The Lions have been on the wrong end of a lot weird officiating during the 2016 season. In September, referees called a phantom pass interference on tight end Eric Ebron on what could have been a game-winning touchdown in a tight loss to the Titans. In Week 14, referees called a hands to the face penalty on the Lions that had actually been committed by the Bears.
Then on Sunday, referees made perhaps their most hilariously bad call against the Lions. Odell Beckham clearly dropped a pass that was ruled a completion on the field. It was only a 4-yard gain, and the Lions could have challenged the play and didn't, but it solidified the Lions as one of the most strangely unlucky teams when it comes to officiating.
The Lions have long history of getting hosed by the NFL rulebook, starting with one of the most notorious on-field ruling of recent NFL history.
Sept. 12, 2010 -- the "Calvin Johnson rule"
"Completing the process" entered the NFL lexicon thanks to what is still regarded as an unbelievably strict definition of an incompletion. Trailing by five points to the Chicago Bears, the Lions appeared to have taken the lead when Stafford hit Johnson for a 25-yard touchdown with under one minute to play. Johnson corralled the ball above his head then landed in the end zone with his feet, butt and left hand all hitting the ground.
However, referees ruled that Johnson did not have possession of the ball long enough when, while palming the football in his right hand, he pushed himself off the ground with the ball to celebrate the play. Ostensibly, he didn't establish control after touching down. Most people who saw the play would have happily given him credit for his effort, however.
NFL players are still getting robbed by this rule, from Dez Bryant in last season's NFC Championship to Tyler Eifert against the Baltimore Ravens in Week 3.
Nov. 22, 2012 -- the "Jim Schwartz rule"
During the third quarter of a Thanksgiving Day game against the Lions, then-Houston Texans running back Justin Forsett was very clearly down after a modest gain. Referees never blew their whistles, however, and Forsett got up off the ground to finish off an 81-yard run to the end zone.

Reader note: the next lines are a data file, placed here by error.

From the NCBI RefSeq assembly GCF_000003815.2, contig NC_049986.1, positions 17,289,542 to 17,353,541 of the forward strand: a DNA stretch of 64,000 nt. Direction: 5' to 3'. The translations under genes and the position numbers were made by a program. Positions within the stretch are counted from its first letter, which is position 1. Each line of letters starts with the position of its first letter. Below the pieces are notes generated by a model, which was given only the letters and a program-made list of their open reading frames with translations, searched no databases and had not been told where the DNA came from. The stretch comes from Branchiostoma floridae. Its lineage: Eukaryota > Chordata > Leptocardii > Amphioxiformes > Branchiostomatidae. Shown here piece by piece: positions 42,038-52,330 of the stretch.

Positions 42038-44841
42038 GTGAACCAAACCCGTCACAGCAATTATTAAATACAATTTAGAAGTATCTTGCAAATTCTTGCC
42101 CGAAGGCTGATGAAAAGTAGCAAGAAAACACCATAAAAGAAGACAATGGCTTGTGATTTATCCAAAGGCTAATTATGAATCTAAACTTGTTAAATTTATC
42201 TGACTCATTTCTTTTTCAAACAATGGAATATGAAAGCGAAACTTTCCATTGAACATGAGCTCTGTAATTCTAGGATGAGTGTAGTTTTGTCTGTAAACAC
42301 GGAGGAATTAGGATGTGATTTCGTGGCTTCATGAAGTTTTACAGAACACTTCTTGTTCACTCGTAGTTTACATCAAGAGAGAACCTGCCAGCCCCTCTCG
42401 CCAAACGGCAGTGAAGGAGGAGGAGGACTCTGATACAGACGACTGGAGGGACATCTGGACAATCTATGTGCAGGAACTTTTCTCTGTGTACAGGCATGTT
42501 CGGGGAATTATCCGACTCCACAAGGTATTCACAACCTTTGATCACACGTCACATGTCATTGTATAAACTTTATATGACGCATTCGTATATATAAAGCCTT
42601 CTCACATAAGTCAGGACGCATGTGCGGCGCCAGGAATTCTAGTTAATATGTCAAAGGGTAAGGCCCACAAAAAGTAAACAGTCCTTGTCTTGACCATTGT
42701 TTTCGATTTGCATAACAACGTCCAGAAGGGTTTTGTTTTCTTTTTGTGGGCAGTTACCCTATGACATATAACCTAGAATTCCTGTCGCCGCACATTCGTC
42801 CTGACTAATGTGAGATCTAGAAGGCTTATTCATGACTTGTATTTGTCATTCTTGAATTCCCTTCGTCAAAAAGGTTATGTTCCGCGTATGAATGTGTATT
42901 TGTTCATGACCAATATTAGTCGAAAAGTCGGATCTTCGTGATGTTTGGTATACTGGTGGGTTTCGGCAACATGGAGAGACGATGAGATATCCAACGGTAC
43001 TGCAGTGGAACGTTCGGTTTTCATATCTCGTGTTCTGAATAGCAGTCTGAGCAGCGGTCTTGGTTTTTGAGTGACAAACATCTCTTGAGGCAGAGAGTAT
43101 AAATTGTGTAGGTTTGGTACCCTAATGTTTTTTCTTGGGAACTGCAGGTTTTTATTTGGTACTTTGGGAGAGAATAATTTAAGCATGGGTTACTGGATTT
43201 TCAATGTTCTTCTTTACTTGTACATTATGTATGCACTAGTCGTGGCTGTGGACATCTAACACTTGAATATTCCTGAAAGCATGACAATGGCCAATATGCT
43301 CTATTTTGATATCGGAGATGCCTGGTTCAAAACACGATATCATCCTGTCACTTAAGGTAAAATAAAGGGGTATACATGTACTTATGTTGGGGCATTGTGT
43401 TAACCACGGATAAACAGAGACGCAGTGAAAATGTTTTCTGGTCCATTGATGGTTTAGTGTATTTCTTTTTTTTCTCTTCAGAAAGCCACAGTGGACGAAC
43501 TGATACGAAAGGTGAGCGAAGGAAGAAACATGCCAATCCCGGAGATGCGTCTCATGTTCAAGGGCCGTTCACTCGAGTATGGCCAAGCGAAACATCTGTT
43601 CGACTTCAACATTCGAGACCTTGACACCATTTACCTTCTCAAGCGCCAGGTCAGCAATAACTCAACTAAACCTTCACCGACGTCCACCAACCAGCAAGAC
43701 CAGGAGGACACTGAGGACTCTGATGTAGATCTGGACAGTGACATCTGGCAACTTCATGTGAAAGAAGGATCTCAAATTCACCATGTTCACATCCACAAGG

Furious, then-Lions head coach Jim Schwartz threw his red challenge flag, not realizing that scoring plays are automatically reviewed. Schwartz was given a 15-yard unsportsmanlike penalty, which -- and this is the egregious part -- negated the possibility of a review. As a result, an obvious wrong was never righted. The Lions went on to lose, 34-31.
The NFL eventually fixed the loophole in the rulebook, but it was far too late for Detroit.
Jan. 4, 2015 -- Referees reverse pass interference call
Cowboys linebacker Anthony Hitchens was initially called for pass interference on the play above as the Lions were driving with 8:25 to go against the Dallas Cowboys in the Wild Card round of the 2014 playoffs, up 20-17. The penalty would have given the Lions a first down with momentum on their side.
Then, of course, disaster. Cowboys players lobbied the referees, and the head linesman overturned the call after conferring with the back judge who threw the flag. Facing fourth down, the Lions punted on the next play, and went on to lose a thriller, 24-20.
The Lions had plenty of chances to beat the Cowboys after that, and the call/non-call wasn't even the biggest momentum-swinging play of the game. Still, when you've been to the playoffs just twice in the last 15 years, these moments tend to stick out. Doubly so when they never seem to go your way, ever.
Oct. 15, 2015 -- Seahawks get away with illegal batting
The Lions were robbed of a chance to redeem themselves after Calvin Johnson fumbled at the goal line while trying to score what would have been a late go-ahead touchdown against the Seahawks. As Johnson's fumble bounced towards the back of the end zone, linebacker K.J. Wright intentionally batted the ball out of bounds, which is a clear penalty ... except the referees didn't call it.
If they had, the Lions would have regained possession at the half-yard line after the penalty was assessed. The Lions started the possession at the complete opposite end of the field -- at their own 9-yard line -- and marched up the field thanks to a masterful bit of passing by Matthew Stafford, only to have a chance at a season-saving win snatched away.
At the time, that the no-call helped solidify Detroit as the NFL's only remaining winless team.
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SB Nation video archives: Referees screw the Lions in playoff game (2015)